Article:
The IAEA's announcement of the overture from the North came just hours after Ri Yong Ho, a senior North Korean nuclear negotiator, said Pyongyang was sending invitations to agency inspectors as part of implementing the moratorium agreement.
U.S. State Department spokeswoman Victoria Nuland said Washington had not been told of a formal invitation to the IAEA from the North - but said such a move would be positive, while repeating America's reservations about the planned satellite launch.
"Obviously there's benefit for any access that the IAEA can get," Nuland told reporters. "But it doesn't change the fact that we would consider a satellite launch a violation not only of their U.N. obligations but of the commitments they made to us."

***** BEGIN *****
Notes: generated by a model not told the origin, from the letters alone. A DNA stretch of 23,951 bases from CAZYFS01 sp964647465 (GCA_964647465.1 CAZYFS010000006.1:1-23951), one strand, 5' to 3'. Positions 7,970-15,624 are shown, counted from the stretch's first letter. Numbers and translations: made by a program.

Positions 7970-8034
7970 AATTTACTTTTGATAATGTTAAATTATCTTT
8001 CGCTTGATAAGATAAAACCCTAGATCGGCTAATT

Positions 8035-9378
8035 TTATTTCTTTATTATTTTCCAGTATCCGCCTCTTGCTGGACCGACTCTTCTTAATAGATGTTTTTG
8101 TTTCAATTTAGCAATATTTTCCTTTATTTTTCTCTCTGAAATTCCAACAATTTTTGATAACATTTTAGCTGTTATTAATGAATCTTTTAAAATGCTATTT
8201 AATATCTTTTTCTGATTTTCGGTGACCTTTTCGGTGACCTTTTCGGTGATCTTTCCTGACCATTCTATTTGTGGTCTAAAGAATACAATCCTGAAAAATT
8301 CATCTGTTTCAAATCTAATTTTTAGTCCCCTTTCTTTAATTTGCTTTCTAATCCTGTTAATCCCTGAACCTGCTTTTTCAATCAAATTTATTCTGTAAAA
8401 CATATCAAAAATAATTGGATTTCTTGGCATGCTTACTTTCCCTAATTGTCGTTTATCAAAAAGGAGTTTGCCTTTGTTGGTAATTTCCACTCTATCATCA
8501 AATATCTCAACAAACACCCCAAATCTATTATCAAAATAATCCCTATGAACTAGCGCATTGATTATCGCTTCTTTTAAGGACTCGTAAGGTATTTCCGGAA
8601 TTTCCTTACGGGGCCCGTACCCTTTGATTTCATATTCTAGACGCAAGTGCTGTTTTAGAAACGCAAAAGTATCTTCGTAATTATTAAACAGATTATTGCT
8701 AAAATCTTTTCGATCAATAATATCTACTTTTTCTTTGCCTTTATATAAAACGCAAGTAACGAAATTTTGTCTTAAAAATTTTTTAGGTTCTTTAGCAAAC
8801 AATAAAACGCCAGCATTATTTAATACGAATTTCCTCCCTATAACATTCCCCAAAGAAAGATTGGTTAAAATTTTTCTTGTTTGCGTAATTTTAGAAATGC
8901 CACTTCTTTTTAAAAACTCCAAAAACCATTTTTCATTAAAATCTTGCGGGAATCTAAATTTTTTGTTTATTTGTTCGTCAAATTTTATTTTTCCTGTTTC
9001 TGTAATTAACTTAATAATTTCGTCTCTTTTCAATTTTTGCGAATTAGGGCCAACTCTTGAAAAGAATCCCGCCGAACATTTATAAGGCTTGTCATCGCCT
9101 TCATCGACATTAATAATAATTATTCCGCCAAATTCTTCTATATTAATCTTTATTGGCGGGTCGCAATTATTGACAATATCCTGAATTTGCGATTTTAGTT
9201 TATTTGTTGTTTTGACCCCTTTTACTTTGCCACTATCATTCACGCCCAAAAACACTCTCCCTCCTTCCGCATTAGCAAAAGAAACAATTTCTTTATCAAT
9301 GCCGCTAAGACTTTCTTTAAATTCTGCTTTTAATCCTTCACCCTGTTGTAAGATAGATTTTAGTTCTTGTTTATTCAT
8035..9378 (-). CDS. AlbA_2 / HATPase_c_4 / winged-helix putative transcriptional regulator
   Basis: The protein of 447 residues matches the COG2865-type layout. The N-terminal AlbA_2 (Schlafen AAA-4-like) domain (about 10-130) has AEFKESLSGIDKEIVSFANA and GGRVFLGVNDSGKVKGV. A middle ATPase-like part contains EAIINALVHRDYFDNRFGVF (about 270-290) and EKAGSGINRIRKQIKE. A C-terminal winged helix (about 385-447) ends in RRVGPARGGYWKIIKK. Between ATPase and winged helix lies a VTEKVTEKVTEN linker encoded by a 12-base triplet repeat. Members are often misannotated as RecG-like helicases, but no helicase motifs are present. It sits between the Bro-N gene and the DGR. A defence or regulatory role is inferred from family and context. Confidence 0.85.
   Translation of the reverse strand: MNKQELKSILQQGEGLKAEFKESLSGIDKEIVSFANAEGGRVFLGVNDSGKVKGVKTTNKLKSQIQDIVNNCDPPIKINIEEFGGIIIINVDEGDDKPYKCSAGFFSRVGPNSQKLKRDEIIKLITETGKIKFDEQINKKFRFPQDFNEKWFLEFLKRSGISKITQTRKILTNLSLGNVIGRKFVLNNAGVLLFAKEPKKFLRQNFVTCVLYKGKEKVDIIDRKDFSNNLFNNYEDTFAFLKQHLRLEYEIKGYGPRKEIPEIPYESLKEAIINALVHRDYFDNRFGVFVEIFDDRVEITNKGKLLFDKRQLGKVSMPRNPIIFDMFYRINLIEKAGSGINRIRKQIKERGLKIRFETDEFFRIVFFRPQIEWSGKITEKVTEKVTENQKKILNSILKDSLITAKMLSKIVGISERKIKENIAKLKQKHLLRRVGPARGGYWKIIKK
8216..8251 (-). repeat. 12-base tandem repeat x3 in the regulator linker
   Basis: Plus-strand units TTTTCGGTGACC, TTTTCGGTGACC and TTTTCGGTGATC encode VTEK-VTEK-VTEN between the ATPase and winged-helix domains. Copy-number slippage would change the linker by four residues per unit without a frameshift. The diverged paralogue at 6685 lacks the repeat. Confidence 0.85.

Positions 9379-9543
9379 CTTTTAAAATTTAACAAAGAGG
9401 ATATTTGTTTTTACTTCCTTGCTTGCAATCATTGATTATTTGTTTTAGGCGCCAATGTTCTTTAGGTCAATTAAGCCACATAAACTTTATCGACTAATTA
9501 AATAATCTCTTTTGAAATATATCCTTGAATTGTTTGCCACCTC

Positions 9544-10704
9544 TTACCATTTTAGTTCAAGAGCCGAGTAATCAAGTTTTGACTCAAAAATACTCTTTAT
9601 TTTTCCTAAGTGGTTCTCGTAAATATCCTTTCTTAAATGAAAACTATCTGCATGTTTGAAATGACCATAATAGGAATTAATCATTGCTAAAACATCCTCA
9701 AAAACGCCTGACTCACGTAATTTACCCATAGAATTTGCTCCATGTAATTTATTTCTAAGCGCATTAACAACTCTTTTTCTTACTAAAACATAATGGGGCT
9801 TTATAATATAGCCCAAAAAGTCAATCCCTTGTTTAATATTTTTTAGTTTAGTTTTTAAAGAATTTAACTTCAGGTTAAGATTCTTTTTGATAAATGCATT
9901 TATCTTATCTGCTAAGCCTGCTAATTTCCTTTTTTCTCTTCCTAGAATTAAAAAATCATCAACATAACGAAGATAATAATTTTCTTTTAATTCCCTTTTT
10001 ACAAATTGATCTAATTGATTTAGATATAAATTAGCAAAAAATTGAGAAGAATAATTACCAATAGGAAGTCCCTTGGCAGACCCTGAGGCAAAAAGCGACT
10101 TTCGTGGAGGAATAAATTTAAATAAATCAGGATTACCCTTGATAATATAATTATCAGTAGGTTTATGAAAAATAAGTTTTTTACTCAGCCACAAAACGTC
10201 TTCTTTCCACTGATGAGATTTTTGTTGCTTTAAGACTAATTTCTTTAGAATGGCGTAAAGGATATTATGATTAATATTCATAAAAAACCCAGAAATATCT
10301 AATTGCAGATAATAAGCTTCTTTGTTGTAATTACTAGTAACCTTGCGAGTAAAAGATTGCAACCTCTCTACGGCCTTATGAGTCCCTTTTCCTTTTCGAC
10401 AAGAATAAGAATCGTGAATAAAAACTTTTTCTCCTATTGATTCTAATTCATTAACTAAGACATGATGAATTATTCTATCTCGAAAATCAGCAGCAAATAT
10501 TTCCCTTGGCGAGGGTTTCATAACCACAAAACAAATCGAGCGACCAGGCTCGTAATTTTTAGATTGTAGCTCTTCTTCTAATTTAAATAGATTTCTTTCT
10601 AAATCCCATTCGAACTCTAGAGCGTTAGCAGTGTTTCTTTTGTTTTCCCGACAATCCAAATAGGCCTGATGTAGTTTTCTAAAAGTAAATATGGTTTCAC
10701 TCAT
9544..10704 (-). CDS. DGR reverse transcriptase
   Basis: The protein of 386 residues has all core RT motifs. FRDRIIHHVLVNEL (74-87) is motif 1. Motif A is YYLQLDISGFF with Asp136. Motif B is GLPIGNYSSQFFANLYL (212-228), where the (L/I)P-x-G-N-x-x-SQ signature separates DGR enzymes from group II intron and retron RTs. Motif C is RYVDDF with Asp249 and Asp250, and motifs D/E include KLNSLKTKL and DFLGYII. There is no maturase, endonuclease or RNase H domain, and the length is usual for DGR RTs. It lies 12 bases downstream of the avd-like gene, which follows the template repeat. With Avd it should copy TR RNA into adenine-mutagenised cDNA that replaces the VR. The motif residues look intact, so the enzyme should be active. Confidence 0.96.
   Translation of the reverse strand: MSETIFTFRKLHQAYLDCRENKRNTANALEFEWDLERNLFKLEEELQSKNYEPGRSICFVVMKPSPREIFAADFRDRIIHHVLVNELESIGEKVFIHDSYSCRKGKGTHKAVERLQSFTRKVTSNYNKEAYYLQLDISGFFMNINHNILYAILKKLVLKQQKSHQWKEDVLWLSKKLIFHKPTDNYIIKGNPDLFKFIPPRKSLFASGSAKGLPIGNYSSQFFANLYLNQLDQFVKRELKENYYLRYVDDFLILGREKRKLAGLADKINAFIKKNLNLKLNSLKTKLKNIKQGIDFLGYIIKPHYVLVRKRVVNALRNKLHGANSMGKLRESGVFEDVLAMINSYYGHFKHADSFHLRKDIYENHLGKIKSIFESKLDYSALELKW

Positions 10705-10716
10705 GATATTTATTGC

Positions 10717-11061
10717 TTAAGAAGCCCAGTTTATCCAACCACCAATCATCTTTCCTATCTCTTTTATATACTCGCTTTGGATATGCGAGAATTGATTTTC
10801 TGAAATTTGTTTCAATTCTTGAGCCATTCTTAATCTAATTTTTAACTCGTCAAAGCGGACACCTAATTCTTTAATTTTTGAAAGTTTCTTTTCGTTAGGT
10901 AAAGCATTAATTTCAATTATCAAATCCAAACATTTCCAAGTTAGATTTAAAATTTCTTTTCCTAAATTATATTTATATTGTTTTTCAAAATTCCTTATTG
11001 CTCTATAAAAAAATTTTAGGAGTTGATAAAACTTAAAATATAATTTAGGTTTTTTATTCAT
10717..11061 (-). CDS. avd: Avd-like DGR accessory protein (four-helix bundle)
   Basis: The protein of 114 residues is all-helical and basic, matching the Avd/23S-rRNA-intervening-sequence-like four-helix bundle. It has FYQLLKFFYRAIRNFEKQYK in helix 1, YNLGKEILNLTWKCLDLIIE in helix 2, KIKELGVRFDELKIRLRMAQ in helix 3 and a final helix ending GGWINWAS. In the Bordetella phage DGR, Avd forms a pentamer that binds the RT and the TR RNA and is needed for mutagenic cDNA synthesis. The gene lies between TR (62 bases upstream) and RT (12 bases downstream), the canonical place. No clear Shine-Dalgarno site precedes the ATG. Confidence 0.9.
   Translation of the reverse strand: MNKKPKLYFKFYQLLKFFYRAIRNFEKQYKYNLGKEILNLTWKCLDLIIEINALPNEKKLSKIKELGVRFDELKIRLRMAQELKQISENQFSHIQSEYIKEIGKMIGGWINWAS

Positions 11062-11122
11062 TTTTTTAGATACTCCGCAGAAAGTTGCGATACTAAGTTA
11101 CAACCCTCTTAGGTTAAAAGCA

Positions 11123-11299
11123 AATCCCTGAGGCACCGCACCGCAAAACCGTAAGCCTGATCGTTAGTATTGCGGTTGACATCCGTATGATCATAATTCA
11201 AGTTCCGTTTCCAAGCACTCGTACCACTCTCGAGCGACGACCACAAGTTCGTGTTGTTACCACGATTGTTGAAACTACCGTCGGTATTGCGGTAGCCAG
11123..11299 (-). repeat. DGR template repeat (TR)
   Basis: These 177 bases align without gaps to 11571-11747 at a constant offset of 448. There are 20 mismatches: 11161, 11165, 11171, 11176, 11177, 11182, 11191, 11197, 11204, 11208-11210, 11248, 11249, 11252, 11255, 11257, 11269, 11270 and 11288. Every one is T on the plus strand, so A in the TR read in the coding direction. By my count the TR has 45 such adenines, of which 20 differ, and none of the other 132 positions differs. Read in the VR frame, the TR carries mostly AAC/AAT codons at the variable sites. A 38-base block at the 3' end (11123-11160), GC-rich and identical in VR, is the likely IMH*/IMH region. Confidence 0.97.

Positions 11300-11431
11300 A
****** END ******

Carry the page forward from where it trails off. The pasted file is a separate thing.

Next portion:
Now in doubt, the deal would have provided hundreds of tons of U.S. food aid to the impoverished North in exchange for a moratorium on missile and nuclear tests, as well as suspending nuclear work at its Yongbyon reactor.
The deal also opened the way for IAEA inspections of the North's nuclear program, which has gone unmonitored since the country asked agency experts at the reactor to leave and restarted its atomic activities three years ago.
The agency did not detail the terms of the invitation to visit North Korea, including whether they would involve an in-country discussion of what IAEA experts could do at nuclear sites, or whether they outlined what the U.N. nuclear monitors would do at the sites.
"Nothing has been decided yet,' said Tudor, the IAEA spokeswoman, in an e-mail to news organizations.